Students’ perceptions and approaches to studying: a colloquium cont’d

Mood:  a-ok
Now Playing: Surfin’ USA (Beach Boys)
Topic: Seminars

Well, didn’t get to finish talking about the seminars yesterday since I had to go to a driving lesson and when I came back I had to go to a meeting for the International Students’ Day Debriefing and then got chatting with Gill. Anyway, here it continues, and continuing with Noel’s presentation which I made the most notes for.

So, was talking about Meyer’s orchestration classification. Noel did a study in 2000 in which he used this classification to describe the clusters of students he found. One of the clusters he described as dissonance had relatively high or similar scores in all the sub-scale for deep and surface and on of the subscale of strategic approach, but had low scores on the organised studying (strategic) subscale.

Not sure if this is anything useful but I guess its a way of grouping of students, not sure if this helps me in anyway in my linear programming research. For example, does being dissonance or having any of the deep, surface or strategic approach affect the way in which students learn using software? I mean is there any literature of that kind?? Is it even worth looking at. What I am getting at theory as far as I know doesn’t point to a difference – but will keep it at the back of my mind.

Noel also mention something he called the 3Es (explanation, enthusiasm and empathy) which he probably attributes to the student’s perception of a course (the 3Es makes me reflect back on the 5Es!! – wondered if he picked that up when he was looking at Checkland’s SSM).

Noel also mentioned that different disciplines/ subject students may have different experiences (this obviously peaked my interest when I heard this statement but he didn’t elaborate too much!).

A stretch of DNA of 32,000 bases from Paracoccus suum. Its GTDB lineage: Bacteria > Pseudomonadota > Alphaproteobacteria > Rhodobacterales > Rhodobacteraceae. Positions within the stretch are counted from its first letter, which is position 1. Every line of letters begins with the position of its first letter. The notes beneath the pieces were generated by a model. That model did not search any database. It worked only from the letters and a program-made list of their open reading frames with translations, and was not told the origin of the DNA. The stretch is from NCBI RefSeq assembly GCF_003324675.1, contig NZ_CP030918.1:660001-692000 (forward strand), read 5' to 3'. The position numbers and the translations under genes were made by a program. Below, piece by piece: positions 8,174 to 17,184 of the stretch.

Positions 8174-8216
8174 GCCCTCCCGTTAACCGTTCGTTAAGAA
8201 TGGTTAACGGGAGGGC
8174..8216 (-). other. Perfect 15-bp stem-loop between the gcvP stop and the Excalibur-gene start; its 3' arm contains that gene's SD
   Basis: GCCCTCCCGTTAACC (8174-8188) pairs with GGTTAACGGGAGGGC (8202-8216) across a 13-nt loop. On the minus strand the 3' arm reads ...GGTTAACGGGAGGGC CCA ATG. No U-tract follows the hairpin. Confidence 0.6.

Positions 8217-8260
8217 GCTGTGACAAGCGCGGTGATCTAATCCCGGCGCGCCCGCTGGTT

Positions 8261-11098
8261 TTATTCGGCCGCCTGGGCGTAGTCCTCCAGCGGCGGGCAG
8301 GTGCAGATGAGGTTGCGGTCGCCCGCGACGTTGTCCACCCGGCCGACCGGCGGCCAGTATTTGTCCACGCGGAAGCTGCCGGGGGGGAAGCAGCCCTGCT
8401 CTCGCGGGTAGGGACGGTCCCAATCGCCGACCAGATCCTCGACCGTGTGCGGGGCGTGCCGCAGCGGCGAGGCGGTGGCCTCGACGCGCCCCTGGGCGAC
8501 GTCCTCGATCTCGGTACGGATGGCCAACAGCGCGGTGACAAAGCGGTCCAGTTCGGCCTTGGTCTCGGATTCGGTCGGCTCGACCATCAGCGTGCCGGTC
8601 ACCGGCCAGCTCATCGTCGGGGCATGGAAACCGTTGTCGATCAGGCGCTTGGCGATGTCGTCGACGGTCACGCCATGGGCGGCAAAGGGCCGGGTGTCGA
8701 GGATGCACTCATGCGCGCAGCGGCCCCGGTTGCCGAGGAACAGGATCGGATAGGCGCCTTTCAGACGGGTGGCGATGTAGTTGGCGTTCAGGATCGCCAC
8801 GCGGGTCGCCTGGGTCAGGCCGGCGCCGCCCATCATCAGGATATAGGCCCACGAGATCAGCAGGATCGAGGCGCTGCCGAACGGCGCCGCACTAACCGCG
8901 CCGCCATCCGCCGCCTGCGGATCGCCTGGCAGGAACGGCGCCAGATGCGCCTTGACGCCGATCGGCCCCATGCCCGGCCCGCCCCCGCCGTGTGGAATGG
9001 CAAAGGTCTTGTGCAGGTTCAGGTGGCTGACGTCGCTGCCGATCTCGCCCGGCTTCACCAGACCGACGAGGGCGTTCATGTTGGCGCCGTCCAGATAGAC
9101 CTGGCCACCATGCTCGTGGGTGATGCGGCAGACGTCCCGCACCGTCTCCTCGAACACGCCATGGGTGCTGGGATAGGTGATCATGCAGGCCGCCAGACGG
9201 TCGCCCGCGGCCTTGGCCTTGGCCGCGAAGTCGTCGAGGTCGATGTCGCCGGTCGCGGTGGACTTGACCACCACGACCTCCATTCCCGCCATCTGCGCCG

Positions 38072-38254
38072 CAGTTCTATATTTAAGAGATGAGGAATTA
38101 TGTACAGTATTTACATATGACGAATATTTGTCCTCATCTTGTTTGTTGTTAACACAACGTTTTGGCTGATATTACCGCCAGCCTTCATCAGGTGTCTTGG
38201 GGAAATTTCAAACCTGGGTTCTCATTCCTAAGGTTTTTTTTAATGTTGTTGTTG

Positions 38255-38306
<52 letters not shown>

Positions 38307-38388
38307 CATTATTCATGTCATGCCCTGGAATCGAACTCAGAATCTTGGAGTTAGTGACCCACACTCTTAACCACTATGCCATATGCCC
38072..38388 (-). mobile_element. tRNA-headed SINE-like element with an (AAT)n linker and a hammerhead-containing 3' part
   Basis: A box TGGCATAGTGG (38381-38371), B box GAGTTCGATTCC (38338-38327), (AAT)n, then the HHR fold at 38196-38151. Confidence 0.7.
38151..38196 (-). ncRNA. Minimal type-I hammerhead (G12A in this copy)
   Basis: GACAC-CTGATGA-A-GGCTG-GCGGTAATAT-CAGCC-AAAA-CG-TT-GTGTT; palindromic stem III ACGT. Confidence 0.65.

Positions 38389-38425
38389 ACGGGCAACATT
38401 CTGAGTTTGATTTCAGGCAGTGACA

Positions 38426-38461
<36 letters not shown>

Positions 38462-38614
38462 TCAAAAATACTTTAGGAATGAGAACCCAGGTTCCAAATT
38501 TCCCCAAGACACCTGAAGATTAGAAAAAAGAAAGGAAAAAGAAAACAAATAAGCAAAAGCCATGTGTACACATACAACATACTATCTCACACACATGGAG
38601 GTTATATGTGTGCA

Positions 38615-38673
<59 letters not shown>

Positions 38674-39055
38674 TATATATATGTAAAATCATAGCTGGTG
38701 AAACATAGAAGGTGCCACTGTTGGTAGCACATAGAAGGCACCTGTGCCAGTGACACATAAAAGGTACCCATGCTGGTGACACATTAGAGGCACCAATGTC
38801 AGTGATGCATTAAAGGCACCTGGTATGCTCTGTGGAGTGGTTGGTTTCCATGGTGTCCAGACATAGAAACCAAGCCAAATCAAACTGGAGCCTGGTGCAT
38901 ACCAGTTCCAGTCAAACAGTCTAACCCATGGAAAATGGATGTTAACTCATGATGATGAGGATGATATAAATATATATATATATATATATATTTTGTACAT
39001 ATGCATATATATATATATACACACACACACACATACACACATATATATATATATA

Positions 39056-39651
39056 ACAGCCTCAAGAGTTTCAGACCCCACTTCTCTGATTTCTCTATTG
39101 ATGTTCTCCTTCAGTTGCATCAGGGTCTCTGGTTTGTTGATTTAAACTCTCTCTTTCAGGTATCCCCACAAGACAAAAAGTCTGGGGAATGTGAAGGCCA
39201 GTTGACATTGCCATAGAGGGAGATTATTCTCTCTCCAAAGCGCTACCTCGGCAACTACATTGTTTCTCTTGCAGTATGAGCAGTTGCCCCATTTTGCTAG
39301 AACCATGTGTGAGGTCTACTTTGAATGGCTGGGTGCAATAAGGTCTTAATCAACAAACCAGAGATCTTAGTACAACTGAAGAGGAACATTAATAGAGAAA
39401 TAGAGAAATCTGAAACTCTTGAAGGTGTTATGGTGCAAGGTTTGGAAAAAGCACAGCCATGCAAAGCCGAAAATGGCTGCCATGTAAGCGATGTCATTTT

Noel also talked about a study by Thomas and Bain (not sure of the spelling) in which they found the study approach a student may employ made depend on how students are assessed for example they looked at students being assessed by essays and then followed by multiple choice and found that the multiple choice assessment increased the surface approach scores and lowered the deep approach scores (I think!) – but he said that the students who had high deep approach scores continue to have the highest deep approach scores although not as high as before. Noel goes on to explain it seems easier to induce a surface approach than a deep approach.

Noel described a study that they were doing presently in which they sent of a learning and studying questionnaire at the beginning of a module and a Experiences of Teaching and Learning Questionnaire at the end of the module and then small-group interviews were conducted. They did this for subject areas in electronic engineering, history, biology and economics (hearing all these disciplines again peaked my interest!). It seems now that they are calling strategic approach “organised effort”.

This exercise had a bit of a test-retest experimental behaviour. Of course Campbell and Stanley thought the test-retest was a bit weak (but Noel did supplement his results with interviews so wonder how that works!).

One of the things that Noel said in their pre-test:post-test discussion(since students perception of the course change from the beginning towards the end) is that since LP is taught as a part of a larger course, does the perception of the teaching of LP influenced by how the first part of the course was taught? For example if the student hated how a teacher taught the statistics component will they have a negative attitude to how LP was taught even though it was taught quite alright?

Anyway, got to speak to Noel during coffee since there wasn’t a question session directly after his talk. So, I cornered him during the making of his coffee and told him I was interested in learning and teaching across disciplines and was interested in knowing why he chose the range of subjects to conduct his study. He explained (bit ambiguous but got the gist) that they were aiming to look at the soft, hard and applied disciplines. I reckon he was using a more distilled version of Biglan’s framework. I asked him if his preliminary analysis showed any differences between the disciplines and he did indicate to me (which I did read somewhere) that the humanities and the arts tended to have a deep approach whilst the sciences a more surface approach (not something you wanted to be telling scientists who for years decided they were better than the humanities!). (Although Keith I think in his presentation did mention that these questionnaires were developed from a humanities perspective and may require us to develop questionnaires that are discipline specific). I told Noel that I was doing my research on linear programming so I can have a common ground for comparing these disciplines, as most of the studies tended to amalgamate the different disciplines.

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